A great opportunity to grow fishing and boating participation lies in engaging women – to get there, we need to start with helping them feel they belong.
Growing female participation in fishing and boating could also lead to recruiting other audiences. In a family, moms are the gateway to the rest of the family. They are more likely to plan activities and manage calendars, even when both parents work full-time. The Recreational Boating & Fishing Foundation (RBFF) found that if the industry grows female participation to male levels, nationwide participation could increase by 26 percent.
Now...Look at any springtime fishing advertisement or simply Google search “fishing” – What do you see? Mainly adult, male participants? A father and son? What you don’t see much of are women, particularly women of color – a big miss for recruitment and retention in fishing and boating participation.
The number of women fishing in the U.S. has steadily risen since 2011. The past decade has seen a 24 percent increase in the number of women who fish each year. For perspective, in 2020, women accounted for nearly two out of every five anglers on the water.
Yet, in 2020, only 11.4 million females considered fishing – the lowest number since 2015, and a decrease of 14 percent since the previous year. Moreover, only 37 percent of those interested in fishing actually participated – the largest gap among any audience type. And female anglers stopped fishing at a 10% higher rate than their male counterparts.
These numbers speak loudly that women are encountering barriers that are keeping them from the water or pushing them away.
To explore what’s beneath the surface, the Recreational Boating & Fishing Foundation partnered with global research firm Ipsos to better understand the mindset and drivers among active, lapsed, and non-angler women and learn what challenges exist to participating in fishing. The research revealed that women face resistance, under-representation, and disrespect in the fishing community.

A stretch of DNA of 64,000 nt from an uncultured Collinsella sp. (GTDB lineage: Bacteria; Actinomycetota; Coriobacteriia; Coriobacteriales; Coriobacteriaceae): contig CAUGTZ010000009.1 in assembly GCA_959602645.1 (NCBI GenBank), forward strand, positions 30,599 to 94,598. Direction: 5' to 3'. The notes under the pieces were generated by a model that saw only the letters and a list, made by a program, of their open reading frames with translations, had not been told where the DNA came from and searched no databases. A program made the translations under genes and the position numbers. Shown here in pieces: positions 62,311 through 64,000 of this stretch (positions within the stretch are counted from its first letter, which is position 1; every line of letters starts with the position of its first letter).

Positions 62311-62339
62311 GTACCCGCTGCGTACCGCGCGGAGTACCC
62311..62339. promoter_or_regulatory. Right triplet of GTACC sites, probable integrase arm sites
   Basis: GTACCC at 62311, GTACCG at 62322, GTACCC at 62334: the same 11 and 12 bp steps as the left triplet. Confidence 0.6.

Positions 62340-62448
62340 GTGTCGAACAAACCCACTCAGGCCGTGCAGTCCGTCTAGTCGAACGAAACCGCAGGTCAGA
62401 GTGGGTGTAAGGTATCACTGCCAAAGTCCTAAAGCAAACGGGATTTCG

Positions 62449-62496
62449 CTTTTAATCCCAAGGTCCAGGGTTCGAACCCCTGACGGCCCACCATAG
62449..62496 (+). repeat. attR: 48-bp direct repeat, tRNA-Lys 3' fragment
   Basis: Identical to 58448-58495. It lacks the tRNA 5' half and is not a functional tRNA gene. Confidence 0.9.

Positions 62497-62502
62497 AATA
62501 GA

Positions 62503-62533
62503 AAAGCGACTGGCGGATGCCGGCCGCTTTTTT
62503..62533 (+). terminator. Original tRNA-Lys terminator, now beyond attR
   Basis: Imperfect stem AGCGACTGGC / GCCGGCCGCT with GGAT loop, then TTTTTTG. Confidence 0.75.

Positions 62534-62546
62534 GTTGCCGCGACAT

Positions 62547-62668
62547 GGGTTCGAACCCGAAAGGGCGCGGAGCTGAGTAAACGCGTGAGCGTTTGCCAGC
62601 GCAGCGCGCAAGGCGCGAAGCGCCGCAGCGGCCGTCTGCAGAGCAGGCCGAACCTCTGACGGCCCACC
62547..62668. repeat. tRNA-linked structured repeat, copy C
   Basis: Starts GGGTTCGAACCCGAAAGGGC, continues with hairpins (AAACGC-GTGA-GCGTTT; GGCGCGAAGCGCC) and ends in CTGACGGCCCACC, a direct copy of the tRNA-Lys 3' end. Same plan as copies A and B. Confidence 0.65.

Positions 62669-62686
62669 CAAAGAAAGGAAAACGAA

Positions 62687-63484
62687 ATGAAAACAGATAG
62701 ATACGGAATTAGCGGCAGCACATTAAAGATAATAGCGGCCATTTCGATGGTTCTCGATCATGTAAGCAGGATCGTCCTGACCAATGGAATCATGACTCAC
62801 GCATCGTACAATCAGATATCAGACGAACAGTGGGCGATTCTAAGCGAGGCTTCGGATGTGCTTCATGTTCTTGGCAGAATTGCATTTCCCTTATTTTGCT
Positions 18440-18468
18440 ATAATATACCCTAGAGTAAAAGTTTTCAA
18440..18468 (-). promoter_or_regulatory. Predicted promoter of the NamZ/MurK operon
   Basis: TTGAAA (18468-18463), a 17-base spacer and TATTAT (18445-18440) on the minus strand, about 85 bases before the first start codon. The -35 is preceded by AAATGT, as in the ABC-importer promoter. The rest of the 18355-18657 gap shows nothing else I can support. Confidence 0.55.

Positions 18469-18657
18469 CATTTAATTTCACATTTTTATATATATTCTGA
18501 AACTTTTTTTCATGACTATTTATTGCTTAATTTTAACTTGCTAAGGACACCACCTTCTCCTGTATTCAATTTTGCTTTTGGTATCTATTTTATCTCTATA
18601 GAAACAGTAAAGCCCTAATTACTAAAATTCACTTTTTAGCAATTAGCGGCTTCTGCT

Fishing is a stereotyped sport. When surveyed, eight out of ten women who fish or have fished stated that ‘when they think of someone who fishes’ – they think of men. Meaning that even those engaged in the sport are acutely aware of their bias.
Marketing perpetuates these views. Look no further than that original springtime fishing advertisement as an example. RBFF’s research found that 75 percent of women do not feel well represented in marketing and advertising related to fishing. A view that can be confirmed - women are not featured as frequently in advertising or marketing as much as men. Avid female anglers from the study used phrases such as ‘unacknowledged’ and ‘do not feel considered’ when they saw fishing advertising.
Women also noted that fishing advertising and marketing only focused on the exciting and competitive side of the sport. While this does lure some women, many seek out fishing for functional and emotional benefits. Fishing improves their mood, brings them peace, helps build confidence and allows them to be their best, relaxed selves.
Fortunately, these marketing challenges are relatively easy to solve. To grow female participation in fishing and boating – it is critical for participants to feel they belong.
State agencies, retailers, and brand products should consider these changes to create a more welcoming entrance point for women:
According to an unrelated Ipsos paper, when advertisements positively portray women, there is an increased likelihood of having a positive impact on a long-term relationship with that brand or activity, as well as short-term behavior change (for both men AND women). Evolving marketing for fishing today could have decades of positive results for the industry.